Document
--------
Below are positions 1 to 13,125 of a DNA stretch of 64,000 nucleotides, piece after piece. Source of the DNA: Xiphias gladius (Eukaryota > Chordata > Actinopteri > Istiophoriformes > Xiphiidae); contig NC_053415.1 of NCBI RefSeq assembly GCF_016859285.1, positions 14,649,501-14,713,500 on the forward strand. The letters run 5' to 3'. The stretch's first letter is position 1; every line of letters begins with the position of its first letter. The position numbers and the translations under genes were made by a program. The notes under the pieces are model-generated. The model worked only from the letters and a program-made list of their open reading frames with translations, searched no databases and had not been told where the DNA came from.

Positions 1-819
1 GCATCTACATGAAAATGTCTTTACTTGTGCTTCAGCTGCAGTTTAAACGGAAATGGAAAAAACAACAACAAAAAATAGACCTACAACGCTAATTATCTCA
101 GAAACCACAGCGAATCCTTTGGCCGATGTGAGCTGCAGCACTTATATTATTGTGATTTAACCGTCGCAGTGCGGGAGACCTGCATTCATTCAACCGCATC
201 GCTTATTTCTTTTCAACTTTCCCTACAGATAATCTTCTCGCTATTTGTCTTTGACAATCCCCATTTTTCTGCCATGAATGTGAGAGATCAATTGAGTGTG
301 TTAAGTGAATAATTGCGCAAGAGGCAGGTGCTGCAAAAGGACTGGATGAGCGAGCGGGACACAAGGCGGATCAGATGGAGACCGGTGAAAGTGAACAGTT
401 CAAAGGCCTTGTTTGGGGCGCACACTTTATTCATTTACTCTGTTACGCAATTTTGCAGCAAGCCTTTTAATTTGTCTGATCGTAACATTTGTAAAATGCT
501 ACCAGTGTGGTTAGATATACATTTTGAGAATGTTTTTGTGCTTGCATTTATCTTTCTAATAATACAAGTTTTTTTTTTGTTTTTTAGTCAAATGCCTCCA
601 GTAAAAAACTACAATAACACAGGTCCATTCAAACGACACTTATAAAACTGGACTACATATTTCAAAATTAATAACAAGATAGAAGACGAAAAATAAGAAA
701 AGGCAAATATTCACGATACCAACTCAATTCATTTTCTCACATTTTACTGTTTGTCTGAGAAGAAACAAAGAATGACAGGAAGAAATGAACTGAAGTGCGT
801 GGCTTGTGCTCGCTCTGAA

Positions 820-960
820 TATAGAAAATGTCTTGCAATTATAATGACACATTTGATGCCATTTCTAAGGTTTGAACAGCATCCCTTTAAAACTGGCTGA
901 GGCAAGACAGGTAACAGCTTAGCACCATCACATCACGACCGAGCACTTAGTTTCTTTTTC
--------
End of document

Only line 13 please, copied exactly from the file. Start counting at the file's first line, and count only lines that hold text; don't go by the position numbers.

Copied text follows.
820 TATAGAAAATGTCTTGCAATTATAATGACACATTTGATGCCATTTCTAAGGTTTGAACAGCATCCCTTTAAAACTGGCTGA